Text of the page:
Getting started with G-Code
Before starting with any actual codes that do something, we need to let the controller know a couple of things about our set up. We should get in the habit of doing this even if we are only writing code to run on an emulator. Eventually, we will want code to run on a real machine so let's start getting in the habit of it.
I like to call these code that make settings to the controller preparatory codes. These codes prepare the controller for what is to follow.
Finally, I want to mention N codes. These are program line numbers. Line numbers have their place. You will need them for sub-routines or some other identifier. LinuxCNC does not require the use of line numbers in your program, other controllers out there may. If you are using something other than LinuxCNC, like Mach3 check to see if your controller requires the use of line numbers. I will cover them next.
Line numbers begin with the letter N followed by up to five numbers in length and must be positive and no decimals. As i stated earlier, N codes are usually optional and are ommitied. But check your controller to be sure. Examples of line numbers or blocks are as follows:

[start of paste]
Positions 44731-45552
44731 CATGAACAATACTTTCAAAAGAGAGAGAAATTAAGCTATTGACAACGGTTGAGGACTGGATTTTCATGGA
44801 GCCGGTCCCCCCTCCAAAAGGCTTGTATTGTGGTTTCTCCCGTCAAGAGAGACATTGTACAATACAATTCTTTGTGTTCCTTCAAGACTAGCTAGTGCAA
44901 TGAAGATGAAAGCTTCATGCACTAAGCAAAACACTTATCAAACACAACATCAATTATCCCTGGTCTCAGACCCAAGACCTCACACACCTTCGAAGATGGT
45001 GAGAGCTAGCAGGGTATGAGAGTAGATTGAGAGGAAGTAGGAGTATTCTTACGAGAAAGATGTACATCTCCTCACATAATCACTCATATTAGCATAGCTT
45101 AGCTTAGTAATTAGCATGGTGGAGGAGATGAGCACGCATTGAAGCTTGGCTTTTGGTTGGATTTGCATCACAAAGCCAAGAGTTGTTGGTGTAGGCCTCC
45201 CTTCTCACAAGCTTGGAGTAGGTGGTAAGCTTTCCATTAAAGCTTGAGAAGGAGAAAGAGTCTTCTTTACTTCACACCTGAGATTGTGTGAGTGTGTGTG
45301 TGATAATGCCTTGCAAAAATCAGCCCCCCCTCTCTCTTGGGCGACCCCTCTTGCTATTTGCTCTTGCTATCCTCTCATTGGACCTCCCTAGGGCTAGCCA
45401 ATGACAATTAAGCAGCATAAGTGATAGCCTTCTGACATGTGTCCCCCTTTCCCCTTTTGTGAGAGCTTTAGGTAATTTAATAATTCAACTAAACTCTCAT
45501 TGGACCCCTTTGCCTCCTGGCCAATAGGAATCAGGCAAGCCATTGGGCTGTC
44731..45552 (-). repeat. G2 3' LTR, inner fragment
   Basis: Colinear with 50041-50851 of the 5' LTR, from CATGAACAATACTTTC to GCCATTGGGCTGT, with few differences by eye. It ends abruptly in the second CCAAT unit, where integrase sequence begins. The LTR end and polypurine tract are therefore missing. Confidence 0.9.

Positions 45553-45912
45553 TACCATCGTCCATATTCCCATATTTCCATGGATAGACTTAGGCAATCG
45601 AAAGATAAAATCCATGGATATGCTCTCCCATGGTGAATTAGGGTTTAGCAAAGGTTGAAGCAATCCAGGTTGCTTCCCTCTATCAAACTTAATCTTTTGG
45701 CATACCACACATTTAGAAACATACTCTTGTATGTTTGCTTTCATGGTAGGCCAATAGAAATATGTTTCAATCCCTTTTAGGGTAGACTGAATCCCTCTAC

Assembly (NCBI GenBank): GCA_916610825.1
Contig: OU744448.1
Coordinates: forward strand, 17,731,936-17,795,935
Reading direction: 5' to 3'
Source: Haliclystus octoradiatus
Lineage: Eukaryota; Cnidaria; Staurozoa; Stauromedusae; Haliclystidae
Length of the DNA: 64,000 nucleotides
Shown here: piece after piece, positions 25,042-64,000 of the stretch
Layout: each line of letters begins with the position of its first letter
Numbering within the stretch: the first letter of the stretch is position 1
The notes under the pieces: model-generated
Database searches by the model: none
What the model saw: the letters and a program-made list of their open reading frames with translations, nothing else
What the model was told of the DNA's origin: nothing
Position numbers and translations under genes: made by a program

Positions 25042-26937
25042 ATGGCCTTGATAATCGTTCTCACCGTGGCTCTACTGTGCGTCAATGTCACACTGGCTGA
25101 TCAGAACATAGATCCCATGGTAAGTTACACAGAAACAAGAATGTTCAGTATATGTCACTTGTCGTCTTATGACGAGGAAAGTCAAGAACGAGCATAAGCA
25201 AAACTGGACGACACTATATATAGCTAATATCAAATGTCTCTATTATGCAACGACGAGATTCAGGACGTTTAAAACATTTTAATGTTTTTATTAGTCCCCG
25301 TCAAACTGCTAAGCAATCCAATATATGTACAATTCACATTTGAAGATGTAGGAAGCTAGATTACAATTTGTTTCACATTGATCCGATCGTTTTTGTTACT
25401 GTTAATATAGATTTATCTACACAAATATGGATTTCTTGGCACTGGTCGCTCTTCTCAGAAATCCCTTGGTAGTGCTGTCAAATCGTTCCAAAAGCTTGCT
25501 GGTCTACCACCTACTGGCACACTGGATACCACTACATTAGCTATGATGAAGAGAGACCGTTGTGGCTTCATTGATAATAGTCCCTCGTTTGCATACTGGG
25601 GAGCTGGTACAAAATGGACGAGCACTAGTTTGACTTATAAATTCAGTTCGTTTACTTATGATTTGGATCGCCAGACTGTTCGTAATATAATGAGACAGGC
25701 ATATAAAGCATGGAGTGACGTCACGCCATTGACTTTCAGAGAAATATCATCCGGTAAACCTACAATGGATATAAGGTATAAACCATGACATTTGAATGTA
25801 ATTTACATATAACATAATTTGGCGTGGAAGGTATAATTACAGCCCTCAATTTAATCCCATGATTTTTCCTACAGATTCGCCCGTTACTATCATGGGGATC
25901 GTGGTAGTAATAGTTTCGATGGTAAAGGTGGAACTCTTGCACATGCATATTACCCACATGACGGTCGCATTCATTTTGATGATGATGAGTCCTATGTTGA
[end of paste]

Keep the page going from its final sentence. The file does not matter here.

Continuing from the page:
N1 N2 N3 ...
Comments are bits of text that you can put in your program to make notes to yourself on what you were doing. Programs should have lots of comments. It is frustrating to go back to a program to make a tweak a month later only to have no idea what you were trying to do. I advise you to comment your code. Comments are ignored by the controller and have no impact on the machining job at hand. Comments in a G-Code program are made in two possible ways. Comments are embedded within a line of code using the parenthesis characters, ( and ). Comments can also be started with the semicolon character, ; and are read to the end of the line. Some examples of comments follow:
(This is a comment on a single line) ;This is a comment on a single line too. N10 G0 (rapid movement comment) X0 Y3 N11 G0 X2 Y5 ;This comment is read to the end of this line
CNC machines can operate in either millimetres or inches. The controller needs to know what dimensions you are operating in. The difference between 5mm and 5in is rather large and can mean the difference of doing it right and making a horrible mistake. There are 2 G codes that are used to set the units of measurements. These are G20 and G21. G20 means the machine coordinates are measured in inches and G21 means the machine coordinates are measured in millimetres. I think the metric system is probably the best system to use in most things, but having grown up using the imperial measurements, I cannot make the switch all that easy so most of my stuff will be in inches.